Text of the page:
The classicist conversely, does not waste time wrestling demons and breaking rules. Instead, this person seeks them out. Rational systems, to this mind, erase the horror of "not knowing." Formal religion, the patriarchal system, the far Left and far Right, the justice system, the belief in absolute right and wrong, the military and club mentalities all speak "truth" to inner voices. To romantics, they are prisons.

Some romantics try to smother inner voices by creating things or escaping into addictions. Others become crusaders, obsessed with sublimity, beauty and an abstract passion for good. Intertwined with the concept of personal freedom, the belief that the conscious mind cannot know when the transitory, internal brightness of the mind-in-creation will appear or depart underlies all of romantic activity for the last three hundred years. Susan Rothenberg, a painter working in Galisteo, described drawing as "moving my hand on the paper . . . like a Ouija board." And, Van Gogh said, "Paintings have a life of their own that derives entirely from the painter's soul." Jackson Pollock said, "The modern artist, it seems to me, is working and expressing an inner world in other words--expressing the energy, the motion and other inner forces."

Modernism Exhibit in Santa Fe

In Summer 1994, the Museum of Fine Arts in Santa Fe mounted an exhibition bringing masterworks to the Museum. Appropriately for New Mexico, the exhibition's focus and title were Romantic Modernism, 100 Years. Much art produced in New Mexico follows the romantic tradition. At mid-century, Transcendentalism was important here, with Raymond Jonson leading it. Also, Georgia O'Keeffe caused romantic modernism to become the most popular aesthetic in New Mexico.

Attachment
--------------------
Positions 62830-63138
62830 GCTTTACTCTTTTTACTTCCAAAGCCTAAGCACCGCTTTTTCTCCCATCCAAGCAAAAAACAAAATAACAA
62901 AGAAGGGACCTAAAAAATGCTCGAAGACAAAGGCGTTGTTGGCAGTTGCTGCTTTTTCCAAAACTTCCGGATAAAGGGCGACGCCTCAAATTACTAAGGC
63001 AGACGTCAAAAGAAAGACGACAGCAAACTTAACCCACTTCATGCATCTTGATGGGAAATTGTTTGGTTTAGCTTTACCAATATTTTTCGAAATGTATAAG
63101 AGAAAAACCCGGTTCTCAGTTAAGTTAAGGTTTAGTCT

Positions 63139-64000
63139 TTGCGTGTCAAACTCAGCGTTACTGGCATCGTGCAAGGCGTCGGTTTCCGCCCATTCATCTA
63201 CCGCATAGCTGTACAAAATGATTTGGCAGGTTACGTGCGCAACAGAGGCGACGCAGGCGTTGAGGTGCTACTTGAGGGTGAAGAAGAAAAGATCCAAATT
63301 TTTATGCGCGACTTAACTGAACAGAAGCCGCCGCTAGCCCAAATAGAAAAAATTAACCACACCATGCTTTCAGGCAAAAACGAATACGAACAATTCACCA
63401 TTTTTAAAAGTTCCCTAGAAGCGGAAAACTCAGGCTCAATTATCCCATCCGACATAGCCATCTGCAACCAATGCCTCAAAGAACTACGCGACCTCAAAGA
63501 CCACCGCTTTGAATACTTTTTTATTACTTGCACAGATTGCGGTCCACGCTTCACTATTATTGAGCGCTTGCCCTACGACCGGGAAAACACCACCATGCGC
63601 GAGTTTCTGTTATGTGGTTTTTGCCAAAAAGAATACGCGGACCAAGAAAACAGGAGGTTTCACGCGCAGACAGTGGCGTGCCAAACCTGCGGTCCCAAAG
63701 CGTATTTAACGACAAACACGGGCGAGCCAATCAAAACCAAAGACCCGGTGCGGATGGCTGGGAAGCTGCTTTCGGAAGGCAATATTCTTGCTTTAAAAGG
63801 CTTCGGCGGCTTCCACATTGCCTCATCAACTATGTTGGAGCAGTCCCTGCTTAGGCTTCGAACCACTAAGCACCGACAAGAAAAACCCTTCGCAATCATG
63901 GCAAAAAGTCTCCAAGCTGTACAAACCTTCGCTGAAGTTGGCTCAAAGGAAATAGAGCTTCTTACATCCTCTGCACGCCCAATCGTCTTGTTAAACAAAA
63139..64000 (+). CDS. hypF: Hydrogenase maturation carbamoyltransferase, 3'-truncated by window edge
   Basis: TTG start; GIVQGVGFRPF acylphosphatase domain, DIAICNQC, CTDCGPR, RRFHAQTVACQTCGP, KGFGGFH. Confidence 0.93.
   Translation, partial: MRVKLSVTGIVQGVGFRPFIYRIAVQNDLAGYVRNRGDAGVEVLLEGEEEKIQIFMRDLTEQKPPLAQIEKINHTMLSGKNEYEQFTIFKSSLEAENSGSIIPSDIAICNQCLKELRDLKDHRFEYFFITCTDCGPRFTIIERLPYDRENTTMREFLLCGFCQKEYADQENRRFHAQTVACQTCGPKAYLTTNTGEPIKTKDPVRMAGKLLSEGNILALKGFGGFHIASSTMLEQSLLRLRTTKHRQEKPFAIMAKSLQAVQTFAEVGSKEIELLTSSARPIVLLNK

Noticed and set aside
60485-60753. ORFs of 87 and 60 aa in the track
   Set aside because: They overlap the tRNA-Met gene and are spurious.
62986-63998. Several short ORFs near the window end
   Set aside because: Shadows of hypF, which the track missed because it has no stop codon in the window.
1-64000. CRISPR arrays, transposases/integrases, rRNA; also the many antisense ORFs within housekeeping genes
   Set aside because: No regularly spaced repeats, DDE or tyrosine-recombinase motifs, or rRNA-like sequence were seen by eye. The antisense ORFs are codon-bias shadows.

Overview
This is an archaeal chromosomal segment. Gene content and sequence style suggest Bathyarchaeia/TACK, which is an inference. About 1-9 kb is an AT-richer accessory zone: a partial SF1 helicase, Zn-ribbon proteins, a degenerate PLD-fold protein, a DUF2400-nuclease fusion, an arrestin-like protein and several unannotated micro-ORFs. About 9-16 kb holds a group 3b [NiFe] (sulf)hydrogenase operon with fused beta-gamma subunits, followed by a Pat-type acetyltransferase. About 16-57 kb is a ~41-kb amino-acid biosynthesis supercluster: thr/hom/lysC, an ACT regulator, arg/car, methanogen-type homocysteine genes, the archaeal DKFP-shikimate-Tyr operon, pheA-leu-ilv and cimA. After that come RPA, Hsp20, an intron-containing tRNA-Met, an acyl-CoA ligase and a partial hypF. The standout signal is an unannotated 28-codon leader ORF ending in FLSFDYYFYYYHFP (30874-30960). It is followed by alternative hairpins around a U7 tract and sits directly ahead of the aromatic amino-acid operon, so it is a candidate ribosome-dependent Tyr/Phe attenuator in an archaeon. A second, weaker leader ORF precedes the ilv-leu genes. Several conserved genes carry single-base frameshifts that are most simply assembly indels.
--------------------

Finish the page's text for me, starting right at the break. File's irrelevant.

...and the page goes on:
The subject of this exhibition was the person searching his/her soul. The paintings gave us fleeting evidence of that search. In most cases, either agitated brush work or the human visage—the map of feeling—created physical/psychic energy. This is the energy of life, its pulse, its sound. Romantic art turns the volume up; classical art turns it down. The exhibit began not with the work of Jos. Mallord William Turner, Delecroix, Manet or Cezanne, as most modern histories do. It began instead, with Claude Monet, the painters' painter.

Monet dared to make paintings of colored light. He invented mural-scale abstraction. His late works and the dynamic, beautifully abstract gestural fields predicted the entire movement of abstract expression to come fifty years later. Willem De Kooning's paintings are lyrical color symphonies indebted to Monet, as are Morris Louis' and others. Paul Gauguin, Henri Matisse, Edvard Munch, Wassily Kandinsky and the Fauves also stand at the beginning 20th century romanticism.

The romantic's goal—to return imagination to the world—was also the Museum's goal with this exhibition.

By Sandy Ballatore, Former Curator of Contemporary Art, Museum of Fine Art, Santa Fe, NM

Originally appeared in
The Collector’s Guide to Santa Fe and Taos - Volume 8

Related Pages

Enduring Inspiration article
Modernism in New Mexico article

Early American Modernists in New Mexico article